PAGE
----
By James Lynn
BBC News Online
A married couple who made a record-breaking trek to the South Pole have spoken of the "incredible pain" they endured during the trip.
The couple travelled to the pole with a Canadian family
Ex-Army captain Conrad Dickinson, 49, and his 51-year-old wife Hilary, from Hexham, Northumberland, experienced temperatures as low as -45C.
Weather conditions for the 1,380-mile journey were reported to be the worst for the past 15 years.
Mr Dickinson, an expert in Arctic warfare during his time in the Army, told BBC News how they regularly took painkillers to cope with their injuries.
He said: "We would have filled a doctor's surgery 10 times over. We had blisters, pulled muscles, torn muscles, bad backs and horrendous chilblains from the wind and cold.
"The wind always comes from the pole, so it's constantly in your face on the way there.
"The first four weeks were just pain. You're skiing for nine-and-a-half hours a day, pulling a sledge weighing about 130kg, and you're completely immersed in your own thoughts.
"All you can think is 'it hurts, it hurts', over and over again, all day. The biggest challenge is a mental one. You can't look at the big picture or you'd go mad.
"So you wake up in the morning and think about getting to the end of the day. Then you break that down into two-hour legs, and you must only think positive thoughts."
The trip was unsupported, which meant there was no re-supplying en-route, so all food, fuel and equipment had to be pulled on sledges.
The Dickinsons reached the South Pole in 52 days
Mr Dickinson said: "We wanted to do the trip in a very pure, clean way without any outside interference, and that's what we did.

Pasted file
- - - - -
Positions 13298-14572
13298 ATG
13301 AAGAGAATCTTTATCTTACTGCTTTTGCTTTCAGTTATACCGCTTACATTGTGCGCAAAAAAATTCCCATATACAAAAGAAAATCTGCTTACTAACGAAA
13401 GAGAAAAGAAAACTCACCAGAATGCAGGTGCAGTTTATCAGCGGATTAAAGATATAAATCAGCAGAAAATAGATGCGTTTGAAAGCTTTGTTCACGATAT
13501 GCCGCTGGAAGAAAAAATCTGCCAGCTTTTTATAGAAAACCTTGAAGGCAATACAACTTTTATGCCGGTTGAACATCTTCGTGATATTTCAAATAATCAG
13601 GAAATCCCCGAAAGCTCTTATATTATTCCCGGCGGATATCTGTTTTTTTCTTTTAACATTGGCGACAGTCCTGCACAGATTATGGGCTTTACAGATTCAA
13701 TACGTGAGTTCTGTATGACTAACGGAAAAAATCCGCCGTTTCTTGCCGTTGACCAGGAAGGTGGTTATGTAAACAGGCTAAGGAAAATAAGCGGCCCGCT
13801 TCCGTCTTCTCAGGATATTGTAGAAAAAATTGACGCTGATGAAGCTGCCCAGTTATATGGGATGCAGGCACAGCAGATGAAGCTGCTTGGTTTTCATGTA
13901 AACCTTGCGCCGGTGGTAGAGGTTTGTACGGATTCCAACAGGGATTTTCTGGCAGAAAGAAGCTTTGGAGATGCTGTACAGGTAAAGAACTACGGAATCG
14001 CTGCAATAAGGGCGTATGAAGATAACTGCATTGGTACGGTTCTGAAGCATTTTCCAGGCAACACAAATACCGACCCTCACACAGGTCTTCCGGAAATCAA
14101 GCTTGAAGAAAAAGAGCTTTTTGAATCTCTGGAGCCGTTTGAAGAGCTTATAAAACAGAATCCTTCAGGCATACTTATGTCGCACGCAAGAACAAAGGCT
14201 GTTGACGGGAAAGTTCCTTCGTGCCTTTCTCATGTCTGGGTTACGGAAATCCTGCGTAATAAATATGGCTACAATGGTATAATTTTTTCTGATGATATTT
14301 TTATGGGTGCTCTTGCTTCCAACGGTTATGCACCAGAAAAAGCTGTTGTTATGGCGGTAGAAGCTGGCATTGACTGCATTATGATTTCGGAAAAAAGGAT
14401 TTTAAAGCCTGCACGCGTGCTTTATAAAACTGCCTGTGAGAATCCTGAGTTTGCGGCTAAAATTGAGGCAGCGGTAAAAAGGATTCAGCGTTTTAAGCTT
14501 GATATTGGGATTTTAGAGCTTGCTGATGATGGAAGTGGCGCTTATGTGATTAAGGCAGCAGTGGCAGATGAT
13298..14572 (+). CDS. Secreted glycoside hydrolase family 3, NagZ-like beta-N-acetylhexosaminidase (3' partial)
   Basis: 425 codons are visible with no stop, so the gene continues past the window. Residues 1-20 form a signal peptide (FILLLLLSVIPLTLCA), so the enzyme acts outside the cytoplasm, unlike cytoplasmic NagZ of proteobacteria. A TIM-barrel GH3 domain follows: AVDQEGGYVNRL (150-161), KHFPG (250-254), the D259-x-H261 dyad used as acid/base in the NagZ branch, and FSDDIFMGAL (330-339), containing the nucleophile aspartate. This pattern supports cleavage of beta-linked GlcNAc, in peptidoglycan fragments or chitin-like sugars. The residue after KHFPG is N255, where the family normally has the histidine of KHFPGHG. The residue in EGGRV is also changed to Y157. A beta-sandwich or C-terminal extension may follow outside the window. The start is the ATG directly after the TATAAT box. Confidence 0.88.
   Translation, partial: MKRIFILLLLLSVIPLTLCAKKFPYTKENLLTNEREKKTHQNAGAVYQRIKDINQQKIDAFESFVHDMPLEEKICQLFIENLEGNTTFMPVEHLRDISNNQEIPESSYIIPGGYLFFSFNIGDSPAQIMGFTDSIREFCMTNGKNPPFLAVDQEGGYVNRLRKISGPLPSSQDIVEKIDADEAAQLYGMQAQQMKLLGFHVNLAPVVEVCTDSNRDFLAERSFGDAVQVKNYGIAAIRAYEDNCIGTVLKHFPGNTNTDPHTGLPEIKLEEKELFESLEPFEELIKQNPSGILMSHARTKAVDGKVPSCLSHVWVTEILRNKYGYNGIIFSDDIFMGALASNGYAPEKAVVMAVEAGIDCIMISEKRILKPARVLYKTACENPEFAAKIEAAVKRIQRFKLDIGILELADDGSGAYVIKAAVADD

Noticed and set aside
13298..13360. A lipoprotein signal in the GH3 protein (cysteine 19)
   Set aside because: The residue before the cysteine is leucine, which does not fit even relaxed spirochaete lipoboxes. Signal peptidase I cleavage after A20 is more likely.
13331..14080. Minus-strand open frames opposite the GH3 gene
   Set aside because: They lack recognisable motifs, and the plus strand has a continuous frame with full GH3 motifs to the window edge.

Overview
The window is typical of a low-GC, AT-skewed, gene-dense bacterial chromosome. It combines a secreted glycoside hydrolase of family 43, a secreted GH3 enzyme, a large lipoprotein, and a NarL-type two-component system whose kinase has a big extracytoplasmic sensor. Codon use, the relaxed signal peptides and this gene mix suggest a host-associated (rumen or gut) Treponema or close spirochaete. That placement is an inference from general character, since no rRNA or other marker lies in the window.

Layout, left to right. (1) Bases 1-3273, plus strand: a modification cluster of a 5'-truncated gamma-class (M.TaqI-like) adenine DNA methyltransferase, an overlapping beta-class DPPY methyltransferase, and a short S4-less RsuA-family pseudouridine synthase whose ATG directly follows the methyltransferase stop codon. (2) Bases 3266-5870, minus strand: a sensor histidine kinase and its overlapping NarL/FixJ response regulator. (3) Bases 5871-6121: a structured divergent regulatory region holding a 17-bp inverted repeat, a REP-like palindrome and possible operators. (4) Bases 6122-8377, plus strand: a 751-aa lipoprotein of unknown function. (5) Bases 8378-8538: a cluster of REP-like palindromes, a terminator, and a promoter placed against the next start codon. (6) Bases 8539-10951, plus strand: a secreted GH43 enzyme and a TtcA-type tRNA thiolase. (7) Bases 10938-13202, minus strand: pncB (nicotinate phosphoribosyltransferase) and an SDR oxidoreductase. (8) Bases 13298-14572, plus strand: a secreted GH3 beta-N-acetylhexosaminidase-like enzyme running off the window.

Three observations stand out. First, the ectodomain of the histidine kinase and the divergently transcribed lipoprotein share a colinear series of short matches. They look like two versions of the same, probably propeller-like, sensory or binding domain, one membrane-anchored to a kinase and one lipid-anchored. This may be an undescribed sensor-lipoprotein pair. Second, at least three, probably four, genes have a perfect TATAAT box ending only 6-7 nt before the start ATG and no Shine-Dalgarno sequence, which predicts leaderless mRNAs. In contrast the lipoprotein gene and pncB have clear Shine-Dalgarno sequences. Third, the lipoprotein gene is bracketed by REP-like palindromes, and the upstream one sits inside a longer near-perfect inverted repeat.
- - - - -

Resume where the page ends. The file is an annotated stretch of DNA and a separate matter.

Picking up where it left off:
"But we did end up in danger a few times. At one point we found an area that didn't appear on the maps and decided to lower our sledges down a sheer ice slope.
"We ended up in maze of ice cliffs and ravines, walking across snow bridges, not knowing whether they would support our weight or collapse underneath us.
"It was very hairy. If you fell down a ravine, it would definitely be game over."
The Dickinsons were accompanied by Canadian polar explorer, Matty McNair, 53, and her children Eric, 20, and Sarah McNair-Landry, 18.
The team skied to the pole in 52 days, but made the return journey in just 17 days, using kites to pull them back to their starting point at speeds of up to 25mph.
They broke several records on the expedition, but Mr Dickinson best remembers some of the accomplishments which probably will not make it into the record books.
He said: "When we arrived at the pole we ate 24 bars of chocolate between us, something we're particularly proud of. Also, I managed to wear the same pair of underpants for 70 days.
"Suffice to say I had a long, thorough shower when I got back to England."